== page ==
Gounden filed suit for, among other things, taking of his land without just compensation and seizing his boulder. Suddenly, the City popped up with what is called a “Dedication” allegedly from 1996. This “Dedication” was a statement allegedly issued by the Law Department of the City of New York saying the land was “dedicated” to the City. This “Dedication” was never recorded in any legal manner, there was no court process transferring ownership or decreeing an easement, no previous announcement in any official city map, and no law authorizing a “Dedication”
as a way of stripping an owner of his land.

This secret “Dedication” was based on State Highway Law section 189, which requires the City to maintain a property for 10 years before the City can claim the land. Michael DiVierno, the current director of the Department of Transportation, signed an affidavit, under penalty of perjury in 1996, stating that he personally witnessed the City maintaining the property for 10 years.

Under questioning by attorney Michael Lumer in a preliminary injunction hearing, DiVierno admitted that he had never had personal knowledge of key portions of his affidavit. This means Mr. DiVierno perjured himself when he swore, under penalty of perjury, to the affidavit. Judge Cogan did not refer DiVierno’s perjury matter to any law enforcement agency for prosecution.

Yet, on April 2, 2011, Judge Cogan dismissed all of Gounden’s claims, including the land-taking claim and boulder seizure claim.

Judge Cogan opined that Gounden "was required to exhaust state court procedures before coming to federal court about a land taking matter"  and  that "police can permanently control a person’s private property if a fire truck cannot get through to dwellings on the other side of a property, even if no fire is in progress and even if fire hoses can reach a fire."

However, Gounden, in a first time ever claim in the history of the law of the State of New York, claimed he could not bring his case in state court because no state court had jurisdiction. Gounden, in his papers, quoted section 208 of the New York State Eminent Domain Procedure Law which states that "no state court of this state shall have jurisdiction to hear and determine any (land taking) matter....” if the state did not give notice, hearing, make findings of fact, and publish those findings with respect to the property in question.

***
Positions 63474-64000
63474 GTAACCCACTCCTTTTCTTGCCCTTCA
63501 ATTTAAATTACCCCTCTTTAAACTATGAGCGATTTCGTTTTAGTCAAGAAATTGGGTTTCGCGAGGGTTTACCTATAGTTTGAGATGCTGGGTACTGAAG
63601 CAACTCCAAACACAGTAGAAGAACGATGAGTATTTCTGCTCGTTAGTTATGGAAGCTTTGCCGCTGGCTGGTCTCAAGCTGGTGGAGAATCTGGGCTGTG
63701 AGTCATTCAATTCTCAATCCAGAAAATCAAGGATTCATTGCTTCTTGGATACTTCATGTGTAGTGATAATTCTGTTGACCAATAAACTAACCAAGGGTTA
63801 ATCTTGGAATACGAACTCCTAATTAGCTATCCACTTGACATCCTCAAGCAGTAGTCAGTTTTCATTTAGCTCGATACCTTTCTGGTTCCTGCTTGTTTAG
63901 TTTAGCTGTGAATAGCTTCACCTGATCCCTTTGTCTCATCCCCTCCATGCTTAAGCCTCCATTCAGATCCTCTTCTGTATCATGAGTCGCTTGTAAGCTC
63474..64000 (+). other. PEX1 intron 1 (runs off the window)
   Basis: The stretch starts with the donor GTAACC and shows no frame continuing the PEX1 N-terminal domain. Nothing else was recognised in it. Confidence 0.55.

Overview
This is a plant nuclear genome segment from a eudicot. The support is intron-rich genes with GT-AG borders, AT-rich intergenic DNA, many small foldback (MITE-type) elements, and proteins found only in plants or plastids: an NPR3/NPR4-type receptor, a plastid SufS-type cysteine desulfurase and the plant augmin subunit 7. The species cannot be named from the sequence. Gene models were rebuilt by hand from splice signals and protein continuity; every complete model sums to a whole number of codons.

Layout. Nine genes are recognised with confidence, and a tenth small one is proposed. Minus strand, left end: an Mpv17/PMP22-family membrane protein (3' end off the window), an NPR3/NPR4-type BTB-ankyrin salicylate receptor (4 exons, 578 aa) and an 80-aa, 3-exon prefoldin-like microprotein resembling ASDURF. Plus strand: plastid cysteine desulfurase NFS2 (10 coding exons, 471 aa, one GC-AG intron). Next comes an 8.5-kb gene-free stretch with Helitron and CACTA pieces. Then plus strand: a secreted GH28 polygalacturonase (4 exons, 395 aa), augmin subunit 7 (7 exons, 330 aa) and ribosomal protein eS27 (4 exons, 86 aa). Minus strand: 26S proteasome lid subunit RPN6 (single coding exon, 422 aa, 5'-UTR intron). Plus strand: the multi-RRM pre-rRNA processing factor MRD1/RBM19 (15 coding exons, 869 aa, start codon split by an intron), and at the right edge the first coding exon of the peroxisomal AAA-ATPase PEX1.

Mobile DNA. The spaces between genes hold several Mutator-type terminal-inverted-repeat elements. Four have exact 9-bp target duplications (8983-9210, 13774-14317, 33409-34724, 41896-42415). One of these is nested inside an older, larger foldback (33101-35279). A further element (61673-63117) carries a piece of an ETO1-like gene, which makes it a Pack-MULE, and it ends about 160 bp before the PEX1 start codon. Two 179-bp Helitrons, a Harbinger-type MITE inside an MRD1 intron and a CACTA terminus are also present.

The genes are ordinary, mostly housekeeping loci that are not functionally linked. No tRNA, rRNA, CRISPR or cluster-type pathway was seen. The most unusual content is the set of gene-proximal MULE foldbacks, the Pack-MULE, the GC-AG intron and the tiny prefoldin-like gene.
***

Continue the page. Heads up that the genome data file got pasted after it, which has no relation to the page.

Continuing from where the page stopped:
A “Dedication’ skips all these state-due process-mandated procedures in land taking. Judge Cogan did not, in his dismissal, explain how it is reasonable that police can legally remove Gounden’s boulder, without a warrant, because a fire truck could not pass, when not 40 yards from the Gounden’s property, in the same Block, a fire truck also could not pass to get to those row houses, owned and fenced off, by White people.
Judge Cogan did not cite a case, law, or regulation that authorized police to selectively seize the Goundens’ property under the supposed doctrine of a “potential fire danger”. There is a legal argument that selective application of police force, in a neighborhood known world-wide for its racism, violates equal protection clause of the 5th and 14th Amendments.

Judge Cogan, in his dismissal, also refused to explain how a state court could have jurisdiction when the state itself has explicitly said “no state court shall have jurisdiction...”

Gounden will appeal. The City and Judge Cogan were invited to comment for this report. At press time no comment was recieved.